The real problem is the script. The movie was written by two guys that have written episodes of The Blindspot and The Blacklist on television. No comedies whatsoever. And that’s the only things they have written. I stopped watching both shows in their early seasons because of the contrived forced plot writing, and unfortunately they brought their half-assed skills to this movie and almost completely ruined it. I have a feeling the script was half a movie long and there were big blank pages that just said, “IMPROV, LET THE ACTORS ARGUE AND YELL RANDOM SHIT AT EACH OTHER TO FORCE AUDIENCE TO LAUGH”, secretly hoping that would tie everything together. It doesn’t. It’s amazing that Nanjiani and Rae kept their chemistry while trying to figure out what to yell at each other randomly next. There is only one scene where this works, it’s the first ten minutes of the film, and it is at the beginning right after the title card, 4 YEARS LATER, that comes up right after we see the characters do a ‘morning after, after having sex for the first time, falling in love bit.’ They cut to them arguing about every day life. And it is funny only because it is relatable arguments that all couples go through when they’ve been together for awhile. This movie could’ve been about them having those conversations for an hour and a half, retitled ‘The Real Break Up’, and that would’ve been a better movie than what we got. Once that realistic conversation scene is out of the way, it is just improv ridiculous over-the-top yelling random shit for the rest of the film because studios and storytellers thinks that what dumb audience members come to see and laugh at (unfortunately this kind of fuckery actually does sometimes work with dumb ass audiences). But for me, it just didn’t work here. At least the movie was short, but at 1 hr and 27 minutes, it still felt about half an hour too long. This film feels right at home at Netflix, its nest resting comfortably on a mediocre branch the streaming platform is known for growing. It didn’t feel theatrical at all and it is hard to believe that audiences would fly to the theaters just to experience this mediocrity.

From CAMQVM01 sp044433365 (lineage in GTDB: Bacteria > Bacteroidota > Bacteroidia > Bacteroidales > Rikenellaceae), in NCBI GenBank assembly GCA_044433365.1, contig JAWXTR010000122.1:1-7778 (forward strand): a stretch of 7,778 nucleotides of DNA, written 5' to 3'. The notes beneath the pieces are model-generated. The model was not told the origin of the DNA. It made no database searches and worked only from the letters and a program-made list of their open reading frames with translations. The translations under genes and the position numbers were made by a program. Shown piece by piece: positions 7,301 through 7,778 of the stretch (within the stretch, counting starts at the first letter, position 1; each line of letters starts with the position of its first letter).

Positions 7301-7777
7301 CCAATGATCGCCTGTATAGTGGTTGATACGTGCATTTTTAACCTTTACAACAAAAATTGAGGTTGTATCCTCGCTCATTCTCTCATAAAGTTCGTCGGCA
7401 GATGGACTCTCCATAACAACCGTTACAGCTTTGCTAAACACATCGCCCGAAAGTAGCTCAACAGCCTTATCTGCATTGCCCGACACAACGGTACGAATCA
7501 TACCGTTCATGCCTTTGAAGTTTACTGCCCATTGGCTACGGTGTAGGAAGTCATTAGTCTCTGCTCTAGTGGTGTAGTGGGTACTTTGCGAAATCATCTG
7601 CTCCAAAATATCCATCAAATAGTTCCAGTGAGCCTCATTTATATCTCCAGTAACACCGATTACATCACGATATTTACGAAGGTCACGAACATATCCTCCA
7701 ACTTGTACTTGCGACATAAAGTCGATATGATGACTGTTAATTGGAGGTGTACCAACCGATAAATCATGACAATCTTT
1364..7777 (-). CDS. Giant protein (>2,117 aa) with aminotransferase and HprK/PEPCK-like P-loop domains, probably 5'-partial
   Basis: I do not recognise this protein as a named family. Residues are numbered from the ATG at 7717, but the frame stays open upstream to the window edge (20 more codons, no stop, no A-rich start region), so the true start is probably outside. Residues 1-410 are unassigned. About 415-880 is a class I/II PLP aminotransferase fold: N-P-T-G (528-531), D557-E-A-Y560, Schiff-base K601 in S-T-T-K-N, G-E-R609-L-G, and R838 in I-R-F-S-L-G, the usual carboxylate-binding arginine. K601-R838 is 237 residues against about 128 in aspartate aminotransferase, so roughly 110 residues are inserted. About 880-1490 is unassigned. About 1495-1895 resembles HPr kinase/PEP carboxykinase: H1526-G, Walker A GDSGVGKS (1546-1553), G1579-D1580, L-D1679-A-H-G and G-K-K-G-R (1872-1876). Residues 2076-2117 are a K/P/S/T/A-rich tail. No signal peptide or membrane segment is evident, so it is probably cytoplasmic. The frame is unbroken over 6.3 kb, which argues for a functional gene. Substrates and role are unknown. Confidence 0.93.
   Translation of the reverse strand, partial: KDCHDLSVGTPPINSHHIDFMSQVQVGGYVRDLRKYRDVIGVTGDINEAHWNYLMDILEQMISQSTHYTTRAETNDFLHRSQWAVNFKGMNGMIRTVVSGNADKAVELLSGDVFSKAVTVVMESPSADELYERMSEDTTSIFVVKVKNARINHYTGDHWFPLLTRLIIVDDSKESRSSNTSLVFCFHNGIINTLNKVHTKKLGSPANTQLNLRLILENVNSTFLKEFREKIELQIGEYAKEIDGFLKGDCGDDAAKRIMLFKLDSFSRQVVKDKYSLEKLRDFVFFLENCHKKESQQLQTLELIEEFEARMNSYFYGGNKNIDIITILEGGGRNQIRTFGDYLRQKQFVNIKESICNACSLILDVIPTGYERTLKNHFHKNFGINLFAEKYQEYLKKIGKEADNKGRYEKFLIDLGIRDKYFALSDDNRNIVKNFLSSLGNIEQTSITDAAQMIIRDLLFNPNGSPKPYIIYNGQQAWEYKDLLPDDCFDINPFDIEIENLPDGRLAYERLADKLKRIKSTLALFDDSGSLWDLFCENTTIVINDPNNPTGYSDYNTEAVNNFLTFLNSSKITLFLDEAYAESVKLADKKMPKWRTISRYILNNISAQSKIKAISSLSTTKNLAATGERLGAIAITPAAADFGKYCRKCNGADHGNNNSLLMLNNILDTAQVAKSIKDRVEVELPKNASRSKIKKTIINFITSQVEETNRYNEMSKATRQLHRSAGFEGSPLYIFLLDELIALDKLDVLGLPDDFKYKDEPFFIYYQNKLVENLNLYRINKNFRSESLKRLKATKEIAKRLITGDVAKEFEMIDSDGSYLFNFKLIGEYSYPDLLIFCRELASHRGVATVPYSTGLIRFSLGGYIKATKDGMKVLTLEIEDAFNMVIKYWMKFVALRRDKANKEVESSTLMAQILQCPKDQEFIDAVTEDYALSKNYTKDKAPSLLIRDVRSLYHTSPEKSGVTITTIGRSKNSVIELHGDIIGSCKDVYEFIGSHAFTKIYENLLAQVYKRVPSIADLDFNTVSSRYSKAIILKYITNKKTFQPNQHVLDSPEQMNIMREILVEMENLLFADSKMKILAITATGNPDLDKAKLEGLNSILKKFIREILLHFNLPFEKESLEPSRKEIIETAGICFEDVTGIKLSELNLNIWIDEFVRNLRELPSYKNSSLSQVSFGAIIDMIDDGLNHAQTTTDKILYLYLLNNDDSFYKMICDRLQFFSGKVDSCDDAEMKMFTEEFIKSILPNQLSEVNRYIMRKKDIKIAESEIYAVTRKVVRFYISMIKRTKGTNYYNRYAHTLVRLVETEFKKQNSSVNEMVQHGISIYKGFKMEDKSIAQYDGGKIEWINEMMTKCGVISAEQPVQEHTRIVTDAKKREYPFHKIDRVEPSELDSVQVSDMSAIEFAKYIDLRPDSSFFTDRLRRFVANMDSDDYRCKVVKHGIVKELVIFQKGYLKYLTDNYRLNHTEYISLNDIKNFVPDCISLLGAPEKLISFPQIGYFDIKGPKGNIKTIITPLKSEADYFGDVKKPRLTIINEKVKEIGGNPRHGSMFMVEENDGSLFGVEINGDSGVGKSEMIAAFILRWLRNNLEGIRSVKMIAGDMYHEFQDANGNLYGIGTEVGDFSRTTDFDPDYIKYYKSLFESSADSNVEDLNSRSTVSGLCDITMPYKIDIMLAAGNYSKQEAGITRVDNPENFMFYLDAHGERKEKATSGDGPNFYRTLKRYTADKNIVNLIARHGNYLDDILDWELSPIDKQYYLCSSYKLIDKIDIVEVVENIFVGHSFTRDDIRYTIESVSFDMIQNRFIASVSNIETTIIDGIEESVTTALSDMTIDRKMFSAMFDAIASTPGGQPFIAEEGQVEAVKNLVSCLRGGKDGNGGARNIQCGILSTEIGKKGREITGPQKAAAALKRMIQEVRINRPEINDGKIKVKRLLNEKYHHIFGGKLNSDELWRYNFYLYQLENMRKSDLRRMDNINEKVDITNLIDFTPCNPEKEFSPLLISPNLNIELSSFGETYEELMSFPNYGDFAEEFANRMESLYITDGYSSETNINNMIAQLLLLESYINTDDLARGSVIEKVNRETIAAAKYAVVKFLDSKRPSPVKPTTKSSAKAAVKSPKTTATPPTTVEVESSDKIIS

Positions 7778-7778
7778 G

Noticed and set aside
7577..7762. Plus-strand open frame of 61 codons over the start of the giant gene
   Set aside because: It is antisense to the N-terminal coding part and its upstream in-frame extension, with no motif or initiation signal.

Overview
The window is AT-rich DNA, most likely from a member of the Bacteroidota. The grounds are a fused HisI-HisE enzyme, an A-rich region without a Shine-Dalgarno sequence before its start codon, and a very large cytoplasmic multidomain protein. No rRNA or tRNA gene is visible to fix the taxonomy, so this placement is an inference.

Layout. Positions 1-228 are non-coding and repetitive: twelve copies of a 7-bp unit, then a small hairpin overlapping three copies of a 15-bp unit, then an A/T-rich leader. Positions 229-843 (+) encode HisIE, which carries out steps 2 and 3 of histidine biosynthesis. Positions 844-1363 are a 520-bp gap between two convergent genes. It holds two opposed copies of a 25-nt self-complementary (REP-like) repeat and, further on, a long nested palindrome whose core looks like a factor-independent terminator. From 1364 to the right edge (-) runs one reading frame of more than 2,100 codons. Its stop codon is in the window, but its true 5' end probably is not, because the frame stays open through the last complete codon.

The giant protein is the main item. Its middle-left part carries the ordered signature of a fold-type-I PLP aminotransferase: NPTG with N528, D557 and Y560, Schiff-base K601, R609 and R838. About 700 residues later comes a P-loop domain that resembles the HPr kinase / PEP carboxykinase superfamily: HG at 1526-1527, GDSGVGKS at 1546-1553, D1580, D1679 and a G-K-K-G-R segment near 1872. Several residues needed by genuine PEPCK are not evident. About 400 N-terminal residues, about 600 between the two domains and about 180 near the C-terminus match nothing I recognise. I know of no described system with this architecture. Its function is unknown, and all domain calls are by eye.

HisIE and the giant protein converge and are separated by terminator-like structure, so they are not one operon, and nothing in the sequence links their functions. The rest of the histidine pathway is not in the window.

Zach’s Zany TV Binge Watchin’ Reviews: AVENUE 5 (HBO)

I watched the first episode of AVENUE 5 on HBO when it premiered after a new episode of what I will always keep continuing watching if there are any more new seasons, Curb Your Enthusiasm, and I couldn’t even finish the pilot episode. It was unfunny and seemed like it tried to rip off the look and feel of The Orville, with more crude, crass, dick and fart joke humor combined with a Gilligan’s Island like overarching plot structure/device. I heard though, that the show is like the beginning of VEEP, and that you have to give the whole season a chance before you decide whether or not to give up on it. I gave Veep a chance, and ended up loving it to the point where I stuck with the whole show through the series finale. With Avenue 5, I’m glad I ended up going back and finishing all 9 really quick episodes, as I ended up really liking it (not loving though) and think it is ripe full of potential for us to receive a much, much better season 2, to the point where I could end up loving it. The reason I was interested in Avenue 5 to begin with was because creator Armando Iannucci had also created Veep, which I ended up loving mainly due to the excellent ensemble cast and that it played with both sides of the political coin and wasn’t as biased as I thought it was going to be. Avenue 5 is political in a different kind of way, and found it’s footing about halfway through the season, with some hilarious sight gags, plot threads, and incredibly funny and well written one liners. It does though has a way to go for me to say that it has an excellent ensemble cast (mainly due to my annoyance with one particular actor). I also wanted to watch it because I’m a big fan of Hugh Laurie, but I also didn’t want to watch it because of a previously mentioned actor who I will reveal and complain about more in detail a little later on in the review. Suffice to say in the end, I’m glad I went back and gave this quirky space comedy a chance.